This is an easily verifiable claim, and at that it's one I know to be true.


  1. You can get threading wrong for not watching out for common threading issues. Msdn link has some good General Recommendations.

Well ... this is only a link. For the sake of argument let's assume that msdn went down for a while. At this point that sentence becomes utterly useless, because there could've been anything behind that link. Let's also ignore that OP has to jump through hoops to get usable information out of this.

Let's compare this to RobHs answer:

This is the sort of code that will bite you later when you find out that a synchronisation context can cause a deadlock. See Stephen Cleary's blog post on the subject of an async deadlock.

While this isn't significantly more information than your link, it is explained more than yours, because it's coupled with a direct observation of the code under review. As such it's much more valuable, because it observes and names a problem. Your answer just repeats some conventional wisdom ("Multithreading is hard").


  1. Not really, async and await is not the same as Parallelism as you might be thinking, there is an excellent course on Pluralsight which explained what it was and how it was properly implemented. - I'm not sure if I can provide a link can a moderator let me know?

IIRC SE moderators had some minor issues with Pluralsight quite a while back about advertisements to their courses. I might be wrong here, but alas. The question you pose there is meta-concerns. They don't usually go well in an answer and should be cleared up here on meta or in chat.


The next section is basically the usable part of the answer (as of now). Unfortunately Peter Taylor also has that information in their answer, a bit more extensive and clearer. The tipping point for me was already reached, but if that wasn't enough the answer also includes an incomplete rewrite of the code, which is completely moot. The actionable advice boils down to a single sentence ("[..]delete method1 and use Async and await all the way through the code."). Any C# programmer with a few months experience should be easily able to piece together what the code looks like after applying that.


I hope you understand the reasoning behind my downvote a bit better now :)

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    \$\begingroup\$ Sorry no again I dont agree. I would also correct the statement made that I answered the question 2 hours earlier. I answered the question first and was commenting with the OP. Peter Taylor answered some time after. I remember when RobH answered while I was adding a comment which had the same link he had. You're making it sound like i plagiarized his answer. \$\endgroup\$ – Geek Nov 3 '16 at 14:08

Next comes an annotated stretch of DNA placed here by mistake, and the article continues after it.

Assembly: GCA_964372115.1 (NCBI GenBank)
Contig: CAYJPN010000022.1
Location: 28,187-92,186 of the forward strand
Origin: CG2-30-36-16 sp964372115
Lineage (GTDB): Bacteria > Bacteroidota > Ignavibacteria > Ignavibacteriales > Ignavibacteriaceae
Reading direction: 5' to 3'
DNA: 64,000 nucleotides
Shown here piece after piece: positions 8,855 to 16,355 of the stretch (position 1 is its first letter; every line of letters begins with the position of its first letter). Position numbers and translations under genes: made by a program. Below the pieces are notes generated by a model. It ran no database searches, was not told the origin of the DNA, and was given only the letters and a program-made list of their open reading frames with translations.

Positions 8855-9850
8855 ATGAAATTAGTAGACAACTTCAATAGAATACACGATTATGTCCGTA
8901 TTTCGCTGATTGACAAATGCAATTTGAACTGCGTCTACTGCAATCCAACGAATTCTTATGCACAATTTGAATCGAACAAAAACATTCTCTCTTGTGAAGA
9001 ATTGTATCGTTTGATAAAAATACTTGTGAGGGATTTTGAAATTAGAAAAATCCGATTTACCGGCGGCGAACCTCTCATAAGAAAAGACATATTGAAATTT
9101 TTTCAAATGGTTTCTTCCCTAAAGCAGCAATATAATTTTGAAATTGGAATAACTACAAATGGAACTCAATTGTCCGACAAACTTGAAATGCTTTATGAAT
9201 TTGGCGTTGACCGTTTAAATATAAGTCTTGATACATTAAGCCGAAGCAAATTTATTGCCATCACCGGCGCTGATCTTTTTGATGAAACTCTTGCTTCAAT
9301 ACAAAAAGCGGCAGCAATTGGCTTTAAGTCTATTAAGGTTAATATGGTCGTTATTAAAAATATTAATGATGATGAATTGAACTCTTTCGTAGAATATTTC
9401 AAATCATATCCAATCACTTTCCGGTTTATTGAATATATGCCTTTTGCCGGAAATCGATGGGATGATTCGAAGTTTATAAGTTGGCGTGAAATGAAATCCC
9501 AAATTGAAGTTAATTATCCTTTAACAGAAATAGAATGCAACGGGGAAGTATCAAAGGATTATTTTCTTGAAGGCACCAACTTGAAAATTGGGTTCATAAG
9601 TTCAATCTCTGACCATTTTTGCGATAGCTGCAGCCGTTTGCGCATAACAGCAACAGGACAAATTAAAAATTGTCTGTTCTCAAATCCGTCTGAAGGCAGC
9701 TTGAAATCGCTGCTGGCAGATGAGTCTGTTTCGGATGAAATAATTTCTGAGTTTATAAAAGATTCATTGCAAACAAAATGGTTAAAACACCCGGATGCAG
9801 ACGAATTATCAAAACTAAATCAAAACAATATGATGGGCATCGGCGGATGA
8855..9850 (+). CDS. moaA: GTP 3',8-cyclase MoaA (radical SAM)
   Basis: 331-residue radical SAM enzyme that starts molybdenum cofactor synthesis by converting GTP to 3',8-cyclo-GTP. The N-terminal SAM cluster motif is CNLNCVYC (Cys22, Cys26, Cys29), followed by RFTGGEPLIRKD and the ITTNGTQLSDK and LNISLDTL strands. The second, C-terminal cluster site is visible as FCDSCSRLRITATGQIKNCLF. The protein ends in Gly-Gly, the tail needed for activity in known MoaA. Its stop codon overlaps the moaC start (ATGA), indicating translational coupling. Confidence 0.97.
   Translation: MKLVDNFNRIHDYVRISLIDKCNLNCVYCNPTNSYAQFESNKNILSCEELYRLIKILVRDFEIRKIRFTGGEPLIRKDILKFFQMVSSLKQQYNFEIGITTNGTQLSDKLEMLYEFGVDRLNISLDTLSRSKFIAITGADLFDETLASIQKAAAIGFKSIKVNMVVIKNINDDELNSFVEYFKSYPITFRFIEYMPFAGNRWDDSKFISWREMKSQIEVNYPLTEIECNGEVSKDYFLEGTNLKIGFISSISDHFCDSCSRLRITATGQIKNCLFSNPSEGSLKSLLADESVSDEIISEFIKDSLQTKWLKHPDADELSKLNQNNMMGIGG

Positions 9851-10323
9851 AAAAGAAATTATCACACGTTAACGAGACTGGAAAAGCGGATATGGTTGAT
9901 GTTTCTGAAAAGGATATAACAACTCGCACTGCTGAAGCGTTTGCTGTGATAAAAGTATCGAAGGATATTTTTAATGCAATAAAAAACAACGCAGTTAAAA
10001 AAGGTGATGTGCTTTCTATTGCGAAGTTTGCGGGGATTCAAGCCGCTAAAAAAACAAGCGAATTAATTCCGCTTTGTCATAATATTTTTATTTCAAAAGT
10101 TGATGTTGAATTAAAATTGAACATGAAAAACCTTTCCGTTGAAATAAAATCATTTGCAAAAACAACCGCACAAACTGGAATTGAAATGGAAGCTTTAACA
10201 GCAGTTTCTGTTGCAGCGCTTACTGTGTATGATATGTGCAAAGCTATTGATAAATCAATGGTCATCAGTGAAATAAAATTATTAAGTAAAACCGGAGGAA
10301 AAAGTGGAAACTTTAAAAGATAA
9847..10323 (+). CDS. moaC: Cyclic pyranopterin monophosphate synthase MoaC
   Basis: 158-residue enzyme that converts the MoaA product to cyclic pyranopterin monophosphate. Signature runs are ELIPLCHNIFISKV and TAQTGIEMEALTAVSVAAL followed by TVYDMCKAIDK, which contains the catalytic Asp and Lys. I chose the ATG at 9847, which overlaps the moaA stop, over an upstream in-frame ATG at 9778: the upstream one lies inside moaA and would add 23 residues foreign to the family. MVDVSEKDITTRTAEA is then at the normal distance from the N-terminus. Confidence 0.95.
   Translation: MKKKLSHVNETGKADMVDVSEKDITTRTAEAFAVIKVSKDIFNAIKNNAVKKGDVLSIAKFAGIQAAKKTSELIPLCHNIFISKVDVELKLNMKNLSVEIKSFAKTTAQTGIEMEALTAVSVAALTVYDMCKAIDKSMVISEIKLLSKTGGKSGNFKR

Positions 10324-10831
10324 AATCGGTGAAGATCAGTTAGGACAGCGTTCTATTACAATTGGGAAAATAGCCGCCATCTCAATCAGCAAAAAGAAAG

• \$\begingroup\$ Just checked Peter Taylors answer, his was added the day after (02 Nov @12:09). Mine was 01 Nov @ 13:54 \$\endgroup\$ – Geek Nov 3 '16 at 14:12
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    \$\begingroup\$ @Geek It's often possible to post a better answer without necessarily being the first. Personally, I agree with Vogel's points here. If you don't agree with the points Vogel has made here (after the edit), then please elaborate about what you don't agree with and why. \$\endgroup\$ – Simon Forsberg Nov 3 '16 at 16:18
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    \$\begingroup\$ "Unfortunately it's basically duplicating what Peter Taylor mentioned in their first paragraph" <- This sentence is not fair given that OP was first with his answer. It does look like you are saying OPs answer just copied PT's answer. \$\endgroup\$ – Winther Nov 10 '16 at 19:00
  • \$\begingroup\$ @Winther do you have a better idea for a formulation? \$\endgroup\$ – Vogel612 Nov 10 '16 at 23:43
  • \$\begingroup\$ @Winther, that sentence is also not fair because my code compiles. \$\endgroup\$ – Peter Taylor Nov 11 '16 at 11:34
  • \$\begingroup\$ @Vogel612 "Unfortunately Peter Taylor also has that information in their answer (and wrote it better/clearer)", depending on what's appropriate. Specifically using the word "duplicating" implies that the person you're addressing did the action, rather than it being the case that two people had the same information. \$\endgroup\$ – SuperBiasedMan Nov 11 '16 at 11:52
  • \$\begingroup\$ @SuperBiasedMan I love it. Edited. \$\endgroup\$ – Vogel612 Nov 11 '16 at 12:03
  • \$\begingroup\$ @SuperBiasedMan, I still feel that that wording is an insult to my answer on the question under discussion. \$\endgroup\$ – Peter Taylor Nov 11 '16 at 12:25
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I've tried to change your code, but as its not complete I can only attempt to fill in the gaps for you.

public async Task<IEnumerable<Data>> GetDataAsync()
{
    //There are multiple blob address where the data is held. The code creates, in parallel multiple tasks for each address.
    //It returns tasks that will be run in Async pattern
    var tasks = multipleBlobAddress.AsParallel.Select(async blobAddress =>
    {
        IEnumerable<Data> task = await GetDataFromBlobsAsync(blobAddress);
        return task;
    });

This spins off a bunch of threads, runs the async code across the various threads, and waits for the results. There's a compile-time error in that it tries to assign a value of type Data to IEnumerable<Data> task, although that error was introduced by your change further down; if this is corrected then tasks will be either of type IEnumerable<Data> or of type IEnumerable<IEnumerable<Data>>; either way, the comment is wrong.

    //Awaits all tasks to complete
    var completedTasks = await Task.WhenAll((IEnumerable<Data>)(tasks));

If that cast is necessary, var isn't doing its job; the other possibility is that it's a runtime error. And here there's a second compile-time error: Task.WhenAll takes an IEnumerable<Task>, not an enumerable of results. And there's a logical error: the tasks have already been awaited in the Select, so there's no longer anything to wait for.

In summary, the changes proposed in the answer make the code worse, not better, so the real question isn't why it has downvotes but why it has upvotes. I can only assume that the people who upvoted it didn't read it carefully.